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  #1  
Old 15 Apr 12, 23:15
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AlwaysAardvarks AlwaysAardvarks is offline
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"I hope to God this is good ground."

Hello all,
I'm assisting a friend with the beginnings of a book, and he's asked me to help him find out what is meant by different types of ground as referred to by ACW era commanders. I recall in the film Gettysburg both Buford and Reynolds hope for "good ground". While I understand basic terrain fundamentals, my friend has found mention of "9 specific types" of ground. Perhaps this was part of pre-war West Point curricula, but I'm unable to find a definition as yet of any "9 specific types". Can any of you point me in the right direction, or even provide an answer to my question?

Please don't tell me "Google is your friend." We broke up last week, and I'm still not ready to talk about it.
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  #2  
Old 16 Apr 12, 08:23
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Quote:
Originally Posted by AlwaysAardvarks View Post
Hello all,
I'm assisting a friend with the beginnings of a book, and he's asked me to help him find out what is meant by different types of ground as referred to by ACW era commanders. I recall in the film Gettysburg both Buford and Reynolds hope for "good ground". While I understand basic terrain fundamentals, my friend has found mention of "9 specific types" of ground. Perhaps this was part of pre-war West Point curricula, but I'm unable to find a definition as yet of any "9 specific types". Can any of you point me in the right direction, or even provide an answer to my question?

Please don't tell me "Google is your friend." We broke up last week, and I'm still not ready to talk about it.
I guess I should say Welcome to the forum, seeing as how I am the first here.

I believe the "good ground" statement is just a different meaning of hoping victory where they are going to fight. A good place for people. A good place for action etc.

I assure you that is just my opinion and mine alone. There will be others by that may have a differing view.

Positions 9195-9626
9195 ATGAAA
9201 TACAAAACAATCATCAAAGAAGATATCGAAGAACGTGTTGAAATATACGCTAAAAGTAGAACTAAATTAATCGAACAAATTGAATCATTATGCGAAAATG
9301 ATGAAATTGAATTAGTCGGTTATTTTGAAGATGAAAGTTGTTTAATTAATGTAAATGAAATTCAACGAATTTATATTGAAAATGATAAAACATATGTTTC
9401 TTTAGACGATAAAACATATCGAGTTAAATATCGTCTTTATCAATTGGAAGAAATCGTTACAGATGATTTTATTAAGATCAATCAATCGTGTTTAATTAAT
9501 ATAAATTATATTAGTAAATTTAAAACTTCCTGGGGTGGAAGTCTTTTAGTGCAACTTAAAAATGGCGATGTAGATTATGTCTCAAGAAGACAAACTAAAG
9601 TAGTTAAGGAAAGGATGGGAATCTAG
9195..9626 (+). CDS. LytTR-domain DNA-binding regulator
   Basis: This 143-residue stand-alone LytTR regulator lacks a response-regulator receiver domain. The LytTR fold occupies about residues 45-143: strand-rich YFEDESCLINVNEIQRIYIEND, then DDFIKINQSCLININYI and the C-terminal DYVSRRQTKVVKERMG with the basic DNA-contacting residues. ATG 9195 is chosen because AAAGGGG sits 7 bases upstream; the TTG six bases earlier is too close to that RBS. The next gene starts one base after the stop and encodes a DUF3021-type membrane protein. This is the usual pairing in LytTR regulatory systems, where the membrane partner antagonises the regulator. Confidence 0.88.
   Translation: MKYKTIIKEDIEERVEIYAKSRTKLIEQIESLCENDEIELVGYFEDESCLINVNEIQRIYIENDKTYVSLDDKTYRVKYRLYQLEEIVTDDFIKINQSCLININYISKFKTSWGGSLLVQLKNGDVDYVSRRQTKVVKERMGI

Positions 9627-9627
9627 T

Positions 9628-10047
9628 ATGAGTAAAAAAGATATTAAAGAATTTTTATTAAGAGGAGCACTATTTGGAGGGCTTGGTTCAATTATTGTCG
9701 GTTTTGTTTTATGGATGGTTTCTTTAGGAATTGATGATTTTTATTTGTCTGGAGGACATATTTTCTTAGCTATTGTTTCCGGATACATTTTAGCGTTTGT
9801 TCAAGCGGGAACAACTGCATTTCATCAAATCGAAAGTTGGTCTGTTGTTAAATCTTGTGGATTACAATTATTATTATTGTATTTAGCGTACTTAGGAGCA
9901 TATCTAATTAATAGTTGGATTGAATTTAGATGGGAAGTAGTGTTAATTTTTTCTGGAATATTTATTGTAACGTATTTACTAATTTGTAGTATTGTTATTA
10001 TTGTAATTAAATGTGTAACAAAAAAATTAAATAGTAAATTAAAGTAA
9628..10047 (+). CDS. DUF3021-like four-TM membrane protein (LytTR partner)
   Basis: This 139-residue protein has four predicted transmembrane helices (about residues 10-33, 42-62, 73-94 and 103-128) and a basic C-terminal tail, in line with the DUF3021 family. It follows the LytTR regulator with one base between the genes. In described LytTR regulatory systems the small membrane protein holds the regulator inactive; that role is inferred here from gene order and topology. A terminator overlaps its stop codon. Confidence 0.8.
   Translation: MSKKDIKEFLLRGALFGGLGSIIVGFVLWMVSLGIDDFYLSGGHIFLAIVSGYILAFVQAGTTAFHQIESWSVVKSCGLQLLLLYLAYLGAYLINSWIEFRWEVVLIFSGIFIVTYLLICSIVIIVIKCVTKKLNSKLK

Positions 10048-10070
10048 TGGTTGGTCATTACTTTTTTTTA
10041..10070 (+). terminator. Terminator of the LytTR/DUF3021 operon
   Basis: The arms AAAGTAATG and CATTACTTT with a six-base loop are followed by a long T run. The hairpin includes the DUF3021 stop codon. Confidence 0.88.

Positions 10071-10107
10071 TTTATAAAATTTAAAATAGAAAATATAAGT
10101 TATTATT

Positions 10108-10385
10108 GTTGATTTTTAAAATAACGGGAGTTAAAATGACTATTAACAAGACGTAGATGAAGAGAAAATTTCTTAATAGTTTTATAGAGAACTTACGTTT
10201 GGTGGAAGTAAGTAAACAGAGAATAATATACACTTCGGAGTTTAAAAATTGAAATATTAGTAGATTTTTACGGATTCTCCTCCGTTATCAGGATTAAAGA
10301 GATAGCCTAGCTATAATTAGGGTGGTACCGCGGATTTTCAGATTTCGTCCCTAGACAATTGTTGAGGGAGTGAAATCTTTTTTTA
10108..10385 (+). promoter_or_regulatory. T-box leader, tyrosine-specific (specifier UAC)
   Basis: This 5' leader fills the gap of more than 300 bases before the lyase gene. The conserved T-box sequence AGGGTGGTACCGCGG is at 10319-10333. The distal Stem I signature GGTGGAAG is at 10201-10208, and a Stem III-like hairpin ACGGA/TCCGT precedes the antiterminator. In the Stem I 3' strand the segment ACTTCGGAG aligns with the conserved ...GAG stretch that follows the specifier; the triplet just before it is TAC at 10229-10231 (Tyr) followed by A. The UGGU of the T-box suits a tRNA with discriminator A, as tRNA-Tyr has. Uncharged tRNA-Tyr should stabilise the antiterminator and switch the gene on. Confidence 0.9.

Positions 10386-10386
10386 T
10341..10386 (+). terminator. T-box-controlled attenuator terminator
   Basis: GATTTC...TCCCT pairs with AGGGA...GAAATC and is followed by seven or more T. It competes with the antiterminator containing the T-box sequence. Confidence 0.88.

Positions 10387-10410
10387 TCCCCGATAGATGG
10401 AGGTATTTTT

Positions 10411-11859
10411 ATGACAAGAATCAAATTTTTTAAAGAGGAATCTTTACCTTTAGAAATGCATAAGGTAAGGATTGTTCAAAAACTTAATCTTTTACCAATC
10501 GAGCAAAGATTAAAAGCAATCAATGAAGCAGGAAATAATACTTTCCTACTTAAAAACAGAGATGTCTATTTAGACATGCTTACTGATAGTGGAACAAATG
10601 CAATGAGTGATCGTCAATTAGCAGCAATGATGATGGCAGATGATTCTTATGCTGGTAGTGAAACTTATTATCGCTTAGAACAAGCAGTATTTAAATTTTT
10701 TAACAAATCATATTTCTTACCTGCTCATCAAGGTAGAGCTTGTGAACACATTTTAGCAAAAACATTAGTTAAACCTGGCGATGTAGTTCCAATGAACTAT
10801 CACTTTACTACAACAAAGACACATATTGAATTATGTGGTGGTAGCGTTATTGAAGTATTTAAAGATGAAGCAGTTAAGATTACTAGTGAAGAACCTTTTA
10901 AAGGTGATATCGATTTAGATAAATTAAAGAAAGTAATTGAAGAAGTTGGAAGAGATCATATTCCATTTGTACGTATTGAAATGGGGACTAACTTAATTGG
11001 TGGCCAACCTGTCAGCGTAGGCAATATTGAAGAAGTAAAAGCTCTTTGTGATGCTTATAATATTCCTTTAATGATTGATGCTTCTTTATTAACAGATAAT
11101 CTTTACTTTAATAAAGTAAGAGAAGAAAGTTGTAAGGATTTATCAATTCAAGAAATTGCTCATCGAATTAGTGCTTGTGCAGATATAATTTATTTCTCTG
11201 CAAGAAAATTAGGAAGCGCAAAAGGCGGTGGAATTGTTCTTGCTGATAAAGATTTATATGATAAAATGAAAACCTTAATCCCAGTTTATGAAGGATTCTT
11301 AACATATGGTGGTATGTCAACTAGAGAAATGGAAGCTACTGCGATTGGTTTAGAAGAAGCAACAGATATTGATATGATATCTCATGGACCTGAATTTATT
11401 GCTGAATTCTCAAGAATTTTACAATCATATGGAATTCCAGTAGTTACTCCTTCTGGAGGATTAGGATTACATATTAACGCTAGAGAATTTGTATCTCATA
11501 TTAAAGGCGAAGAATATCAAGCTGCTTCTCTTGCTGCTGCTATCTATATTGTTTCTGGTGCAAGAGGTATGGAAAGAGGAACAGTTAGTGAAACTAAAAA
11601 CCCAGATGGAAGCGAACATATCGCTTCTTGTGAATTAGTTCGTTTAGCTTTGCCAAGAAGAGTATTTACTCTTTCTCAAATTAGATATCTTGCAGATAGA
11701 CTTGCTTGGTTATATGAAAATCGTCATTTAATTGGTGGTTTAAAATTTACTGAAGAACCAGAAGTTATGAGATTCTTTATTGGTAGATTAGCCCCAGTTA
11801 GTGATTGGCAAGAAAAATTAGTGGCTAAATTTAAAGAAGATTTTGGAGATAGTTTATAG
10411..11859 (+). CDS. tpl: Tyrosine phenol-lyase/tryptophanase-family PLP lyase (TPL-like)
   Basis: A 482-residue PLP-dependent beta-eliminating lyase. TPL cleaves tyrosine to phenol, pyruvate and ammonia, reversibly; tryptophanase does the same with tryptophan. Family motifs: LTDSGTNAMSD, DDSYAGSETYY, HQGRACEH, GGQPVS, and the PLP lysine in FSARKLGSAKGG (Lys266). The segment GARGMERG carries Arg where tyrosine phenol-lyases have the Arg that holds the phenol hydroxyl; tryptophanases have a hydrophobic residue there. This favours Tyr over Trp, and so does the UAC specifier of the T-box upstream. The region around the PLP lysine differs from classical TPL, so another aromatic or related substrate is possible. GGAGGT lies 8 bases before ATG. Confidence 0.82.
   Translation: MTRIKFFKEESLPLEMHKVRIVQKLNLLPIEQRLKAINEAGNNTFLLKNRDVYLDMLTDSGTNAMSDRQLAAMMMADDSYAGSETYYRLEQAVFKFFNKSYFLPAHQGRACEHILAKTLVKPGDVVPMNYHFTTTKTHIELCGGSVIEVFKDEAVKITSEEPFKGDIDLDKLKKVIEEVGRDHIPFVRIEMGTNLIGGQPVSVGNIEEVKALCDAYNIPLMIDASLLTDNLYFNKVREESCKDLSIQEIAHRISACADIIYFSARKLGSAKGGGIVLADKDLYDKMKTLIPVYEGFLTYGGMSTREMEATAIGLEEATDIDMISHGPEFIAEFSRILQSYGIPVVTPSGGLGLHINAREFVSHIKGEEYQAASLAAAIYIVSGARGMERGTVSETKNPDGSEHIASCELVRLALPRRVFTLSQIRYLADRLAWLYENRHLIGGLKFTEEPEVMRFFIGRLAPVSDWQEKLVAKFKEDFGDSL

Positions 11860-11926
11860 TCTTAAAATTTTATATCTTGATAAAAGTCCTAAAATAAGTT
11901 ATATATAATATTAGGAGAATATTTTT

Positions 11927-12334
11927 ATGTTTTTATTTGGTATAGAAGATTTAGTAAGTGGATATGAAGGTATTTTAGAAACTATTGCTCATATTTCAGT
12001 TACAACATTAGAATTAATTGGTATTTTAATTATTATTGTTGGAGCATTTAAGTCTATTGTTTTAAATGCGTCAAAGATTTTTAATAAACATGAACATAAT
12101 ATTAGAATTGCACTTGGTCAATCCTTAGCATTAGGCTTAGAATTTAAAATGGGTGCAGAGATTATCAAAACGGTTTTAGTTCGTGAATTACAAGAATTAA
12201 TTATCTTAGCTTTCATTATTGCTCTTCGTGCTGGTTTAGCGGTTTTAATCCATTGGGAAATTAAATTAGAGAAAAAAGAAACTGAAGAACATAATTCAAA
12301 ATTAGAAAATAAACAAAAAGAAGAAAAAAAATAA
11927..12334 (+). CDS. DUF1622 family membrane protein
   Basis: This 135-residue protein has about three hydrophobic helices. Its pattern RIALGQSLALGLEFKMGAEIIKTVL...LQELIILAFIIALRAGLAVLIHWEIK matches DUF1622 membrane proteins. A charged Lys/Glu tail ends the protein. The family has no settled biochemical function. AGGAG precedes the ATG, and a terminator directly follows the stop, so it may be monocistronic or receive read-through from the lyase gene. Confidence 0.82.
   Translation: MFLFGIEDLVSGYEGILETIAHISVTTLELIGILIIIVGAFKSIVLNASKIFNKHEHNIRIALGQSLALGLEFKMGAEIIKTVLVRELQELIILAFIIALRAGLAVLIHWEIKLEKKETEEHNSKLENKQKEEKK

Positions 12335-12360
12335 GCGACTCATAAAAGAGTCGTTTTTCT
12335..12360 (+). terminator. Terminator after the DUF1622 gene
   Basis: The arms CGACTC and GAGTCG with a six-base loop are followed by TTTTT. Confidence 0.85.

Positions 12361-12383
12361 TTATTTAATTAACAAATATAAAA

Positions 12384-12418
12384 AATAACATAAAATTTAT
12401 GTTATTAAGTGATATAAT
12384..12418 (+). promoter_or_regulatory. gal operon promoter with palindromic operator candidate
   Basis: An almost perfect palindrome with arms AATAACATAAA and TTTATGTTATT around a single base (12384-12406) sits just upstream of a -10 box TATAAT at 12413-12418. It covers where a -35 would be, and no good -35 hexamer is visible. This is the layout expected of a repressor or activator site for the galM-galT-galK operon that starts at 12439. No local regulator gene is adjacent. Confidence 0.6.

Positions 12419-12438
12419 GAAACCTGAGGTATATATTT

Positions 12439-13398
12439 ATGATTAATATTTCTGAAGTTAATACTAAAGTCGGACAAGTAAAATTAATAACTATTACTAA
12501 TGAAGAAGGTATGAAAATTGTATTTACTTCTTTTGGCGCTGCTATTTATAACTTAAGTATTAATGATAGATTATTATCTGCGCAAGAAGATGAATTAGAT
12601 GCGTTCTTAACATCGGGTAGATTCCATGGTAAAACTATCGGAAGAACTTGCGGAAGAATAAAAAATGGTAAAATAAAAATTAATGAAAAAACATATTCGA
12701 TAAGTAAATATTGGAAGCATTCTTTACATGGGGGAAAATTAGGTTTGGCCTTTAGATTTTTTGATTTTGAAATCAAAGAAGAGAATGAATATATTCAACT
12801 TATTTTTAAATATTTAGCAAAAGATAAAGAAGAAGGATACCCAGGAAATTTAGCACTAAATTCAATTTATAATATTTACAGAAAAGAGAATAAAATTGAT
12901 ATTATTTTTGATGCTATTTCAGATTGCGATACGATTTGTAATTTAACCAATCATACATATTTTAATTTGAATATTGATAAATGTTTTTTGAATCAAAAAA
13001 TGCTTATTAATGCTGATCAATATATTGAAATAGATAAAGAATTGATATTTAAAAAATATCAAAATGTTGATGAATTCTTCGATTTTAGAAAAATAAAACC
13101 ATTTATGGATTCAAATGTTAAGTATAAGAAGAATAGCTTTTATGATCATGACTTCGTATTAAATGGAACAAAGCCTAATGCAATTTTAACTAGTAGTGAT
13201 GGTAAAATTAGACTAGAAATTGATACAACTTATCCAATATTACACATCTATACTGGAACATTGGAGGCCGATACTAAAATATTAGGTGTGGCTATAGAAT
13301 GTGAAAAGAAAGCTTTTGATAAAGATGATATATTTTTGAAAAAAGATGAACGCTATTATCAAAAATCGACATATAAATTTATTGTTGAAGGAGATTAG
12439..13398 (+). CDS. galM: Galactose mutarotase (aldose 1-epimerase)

Marshall
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  #3  
Old 16 Apr 12, 11:10
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Good as in a strong tactical position. A place where you can launch an attack or defend with a high degree of success depending on the situation. The Fishhook and stone wall at Marye's Heights are two examples of same.

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Old 23 Apr 12, 06:53
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Buford et al saw the advantages of the high ground at Gettysburg, so the Yankees concentrated there rather than falling back to the Pipe Creek line. Jackson used the railroad cut at Manassas to conceal his troops in August 1862. The Union failure to occupy the heights around Harper's Ferry led to the the capture of the garrison in Sept. 1862.

The "not so good'--forest and undergrowth--- ground at Chickamauga and The Wilderness led to confusion and surprises on both sides.
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Old 23 Apr 12, 14:00
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Quote:
Originally Posted by grognard View Post
Buford et al saw the advantages of the high ground at Gettysburg, so the Yankees concentrated there rather than falling back to the Pipe Creek line. Jackson used the railroad cut at Manassas to conceal his troops in August 1862. The Union failure to occupy the heights around Harper's Ferry led to the the capture of the garrison in Sept. 1862.

The "not so good'--forest and undergrowth--- ground at Chickamauga and The Wilderness led to confusion and surprises on both sides.

sounds like the title of a movie..

wait, it is..

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